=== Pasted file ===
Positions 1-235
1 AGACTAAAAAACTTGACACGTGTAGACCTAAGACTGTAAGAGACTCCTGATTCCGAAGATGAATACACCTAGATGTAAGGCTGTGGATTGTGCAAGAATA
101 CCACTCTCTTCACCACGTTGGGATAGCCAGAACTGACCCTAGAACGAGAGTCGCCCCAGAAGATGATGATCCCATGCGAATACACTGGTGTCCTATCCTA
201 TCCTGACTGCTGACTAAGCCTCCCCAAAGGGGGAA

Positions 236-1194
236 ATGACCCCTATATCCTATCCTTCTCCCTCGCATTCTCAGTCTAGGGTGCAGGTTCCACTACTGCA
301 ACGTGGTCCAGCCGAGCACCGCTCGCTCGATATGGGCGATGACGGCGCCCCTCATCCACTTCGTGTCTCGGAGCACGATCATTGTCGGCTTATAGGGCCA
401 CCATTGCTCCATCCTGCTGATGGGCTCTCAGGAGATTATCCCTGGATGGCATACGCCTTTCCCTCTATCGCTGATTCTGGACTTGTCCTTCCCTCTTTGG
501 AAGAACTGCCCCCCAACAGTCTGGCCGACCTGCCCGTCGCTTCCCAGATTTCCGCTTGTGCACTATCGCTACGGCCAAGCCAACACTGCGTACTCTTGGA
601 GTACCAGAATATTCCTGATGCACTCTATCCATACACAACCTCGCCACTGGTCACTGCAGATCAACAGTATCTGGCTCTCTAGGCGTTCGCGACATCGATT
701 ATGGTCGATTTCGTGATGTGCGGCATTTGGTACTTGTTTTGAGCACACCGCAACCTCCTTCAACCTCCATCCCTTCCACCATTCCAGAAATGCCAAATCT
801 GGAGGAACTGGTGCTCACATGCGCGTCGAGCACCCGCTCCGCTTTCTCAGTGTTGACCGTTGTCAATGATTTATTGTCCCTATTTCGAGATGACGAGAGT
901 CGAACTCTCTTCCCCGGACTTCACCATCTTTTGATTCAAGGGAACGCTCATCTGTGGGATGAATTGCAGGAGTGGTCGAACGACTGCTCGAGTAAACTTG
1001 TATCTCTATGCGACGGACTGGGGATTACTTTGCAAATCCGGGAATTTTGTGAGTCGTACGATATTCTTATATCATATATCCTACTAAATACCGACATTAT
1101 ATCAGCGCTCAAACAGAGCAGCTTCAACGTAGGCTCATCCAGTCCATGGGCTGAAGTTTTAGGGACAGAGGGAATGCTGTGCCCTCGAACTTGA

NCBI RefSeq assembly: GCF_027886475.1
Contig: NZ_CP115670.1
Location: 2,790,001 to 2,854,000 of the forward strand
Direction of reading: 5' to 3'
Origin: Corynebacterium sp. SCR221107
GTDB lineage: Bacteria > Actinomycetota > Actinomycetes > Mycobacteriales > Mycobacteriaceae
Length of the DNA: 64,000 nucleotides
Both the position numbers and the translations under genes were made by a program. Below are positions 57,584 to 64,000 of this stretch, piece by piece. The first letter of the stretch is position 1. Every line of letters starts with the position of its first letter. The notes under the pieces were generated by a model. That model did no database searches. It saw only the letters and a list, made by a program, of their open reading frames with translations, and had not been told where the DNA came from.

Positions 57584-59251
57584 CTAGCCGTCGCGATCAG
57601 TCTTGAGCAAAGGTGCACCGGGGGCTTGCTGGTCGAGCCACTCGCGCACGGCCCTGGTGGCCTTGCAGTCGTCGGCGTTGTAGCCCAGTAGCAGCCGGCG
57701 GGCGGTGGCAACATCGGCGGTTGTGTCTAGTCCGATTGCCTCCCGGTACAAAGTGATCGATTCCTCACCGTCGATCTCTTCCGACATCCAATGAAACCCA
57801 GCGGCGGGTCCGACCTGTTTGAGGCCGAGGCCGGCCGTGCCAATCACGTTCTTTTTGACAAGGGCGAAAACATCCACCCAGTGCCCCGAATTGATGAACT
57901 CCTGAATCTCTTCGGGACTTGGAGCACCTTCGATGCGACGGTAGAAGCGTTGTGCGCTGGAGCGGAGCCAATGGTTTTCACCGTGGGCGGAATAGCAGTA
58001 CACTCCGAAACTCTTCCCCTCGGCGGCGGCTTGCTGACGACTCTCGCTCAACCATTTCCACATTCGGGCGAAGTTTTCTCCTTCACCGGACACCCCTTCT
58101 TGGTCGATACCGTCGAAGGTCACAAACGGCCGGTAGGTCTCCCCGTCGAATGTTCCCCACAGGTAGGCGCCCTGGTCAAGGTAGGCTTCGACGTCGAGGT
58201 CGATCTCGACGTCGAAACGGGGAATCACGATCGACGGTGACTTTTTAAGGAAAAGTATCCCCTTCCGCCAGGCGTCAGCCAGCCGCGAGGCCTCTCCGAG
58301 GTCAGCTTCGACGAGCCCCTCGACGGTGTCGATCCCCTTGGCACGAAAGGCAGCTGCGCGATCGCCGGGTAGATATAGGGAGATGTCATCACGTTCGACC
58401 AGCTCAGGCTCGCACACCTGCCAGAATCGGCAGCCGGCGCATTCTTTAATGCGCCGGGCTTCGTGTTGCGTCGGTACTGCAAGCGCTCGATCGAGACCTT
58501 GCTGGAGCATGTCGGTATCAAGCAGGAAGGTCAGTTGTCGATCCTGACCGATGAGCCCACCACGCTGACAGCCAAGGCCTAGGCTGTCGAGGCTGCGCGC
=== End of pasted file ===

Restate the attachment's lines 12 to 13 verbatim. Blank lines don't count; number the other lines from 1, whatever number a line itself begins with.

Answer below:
801 GGAGGAACTGGTGCTCACATGCGCGTCGAGCACCCGCTCCGCTTTCTCAGTGTTGACCGTTGTCAATGATTTATTGTCCCTATTTCGAGATGACGAGAGT
901 CGAACTCTCTTCCCCGGACTTCACCATCTTTTGATTCAAGGGAACGCTCATCTGTGGGATGAATTGCAGGAGTGGTCGAACGACTGCTCGAGTAAACTTG